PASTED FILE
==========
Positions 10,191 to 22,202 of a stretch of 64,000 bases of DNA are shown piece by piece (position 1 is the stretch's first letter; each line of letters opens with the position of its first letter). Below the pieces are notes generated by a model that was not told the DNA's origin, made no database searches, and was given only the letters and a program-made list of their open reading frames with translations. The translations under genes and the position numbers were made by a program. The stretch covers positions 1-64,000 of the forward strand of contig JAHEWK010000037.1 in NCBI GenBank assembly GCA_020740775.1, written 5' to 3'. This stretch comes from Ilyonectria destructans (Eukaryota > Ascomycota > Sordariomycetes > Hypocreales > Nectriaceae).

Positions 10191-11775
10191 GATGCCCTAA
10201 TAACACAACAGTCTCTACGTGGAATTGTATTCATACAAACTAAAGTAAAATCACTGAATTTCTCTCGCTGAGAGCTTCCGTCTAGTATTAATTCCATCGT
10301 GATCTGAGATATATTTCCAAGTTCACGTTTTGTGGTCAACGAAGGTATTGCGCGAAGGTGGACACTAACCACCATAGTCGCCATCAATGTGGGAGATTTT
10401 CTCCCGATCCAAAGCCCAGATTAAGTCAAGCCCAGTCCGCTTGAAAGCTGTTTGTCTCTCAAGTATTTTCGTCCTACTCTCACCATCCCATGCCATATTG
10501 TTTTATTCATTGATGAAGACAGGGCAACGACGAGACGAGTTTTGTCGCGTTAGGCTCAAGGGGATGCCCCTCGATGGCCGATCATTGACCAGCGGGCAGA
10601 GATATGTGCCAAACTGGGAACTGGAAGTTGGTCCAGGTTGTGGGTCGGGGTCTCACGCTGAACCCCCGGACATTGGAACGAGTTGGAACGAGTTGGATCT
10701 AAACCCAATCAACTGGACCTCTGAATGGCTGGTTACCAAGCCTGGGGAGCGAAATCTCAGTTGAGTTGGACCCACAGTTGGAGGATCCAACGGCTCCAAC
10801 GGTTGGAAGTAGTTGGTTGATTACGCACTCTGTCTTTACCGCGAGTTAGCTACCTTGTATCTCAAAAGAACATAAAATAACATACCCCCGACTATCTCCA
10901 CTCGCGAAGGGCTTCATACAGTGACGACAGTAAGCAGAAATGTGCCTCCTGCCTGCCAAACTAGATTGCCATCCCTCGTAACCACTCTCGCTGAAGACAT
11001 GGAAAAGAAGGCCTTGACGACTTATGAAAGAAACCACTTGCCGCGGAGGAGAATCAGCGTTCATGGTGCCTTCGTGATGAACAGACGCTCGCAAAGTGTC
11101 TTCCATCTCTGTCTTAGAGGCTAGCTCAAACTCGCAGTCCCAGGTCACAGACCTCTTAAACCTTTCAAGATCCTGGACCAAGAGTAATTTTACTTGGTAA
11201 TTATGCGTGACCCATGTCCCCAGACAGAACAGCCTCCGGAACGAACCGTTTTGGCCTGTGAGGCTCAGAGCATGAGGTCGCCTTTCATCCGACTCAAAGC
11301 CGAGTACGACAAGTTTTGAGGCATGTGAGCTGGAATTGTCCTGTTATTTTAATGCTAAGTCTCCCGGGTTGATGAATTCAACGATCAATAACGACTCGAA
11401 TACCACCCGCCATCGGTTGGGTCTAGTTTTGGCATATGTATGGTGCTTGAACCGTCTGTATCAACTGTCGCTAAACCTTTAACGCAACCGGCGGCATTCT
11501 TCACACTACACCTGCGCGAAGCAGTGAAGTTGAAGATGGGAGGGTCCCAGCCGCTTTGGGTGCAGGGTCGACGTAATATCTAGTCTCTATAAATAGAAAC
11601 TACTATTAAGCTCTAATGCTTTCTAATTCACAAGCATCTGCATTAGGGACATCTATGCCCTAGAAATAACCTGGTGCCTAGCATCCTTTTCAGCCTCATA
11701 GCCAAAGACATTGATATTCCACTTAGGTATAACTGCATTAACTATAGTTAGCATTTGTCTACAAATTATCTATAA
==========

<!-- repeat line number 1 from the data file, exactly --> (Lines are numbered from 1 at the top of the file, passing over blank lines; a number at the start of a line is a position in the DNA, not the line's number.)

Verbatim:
Positions 10,191 to 22,202 of a stretch of 64,000 bases of DNA are shown piece by piece (position 1 is the stretch's first letter; each line of letters opens with the position of its first letter). Below the pieces are notes generated by a model that was not told the DNA's origin, made no database searches, and was given only the letters and a program-made list of their open reading frames with translations. The translations under genes and the position numbers were made by a program. The stretch covers positions 1-64,000 of the forward strand of contig JAHEWK010000037.1 in NCBI GenBank assembly GCA_020740775.1, written 5' to 3'. This stretch comes from Ilyonectria destructans (Eukaryota > Ascomycota > Sordariomycetes > Hypocreales > Nectriaceae).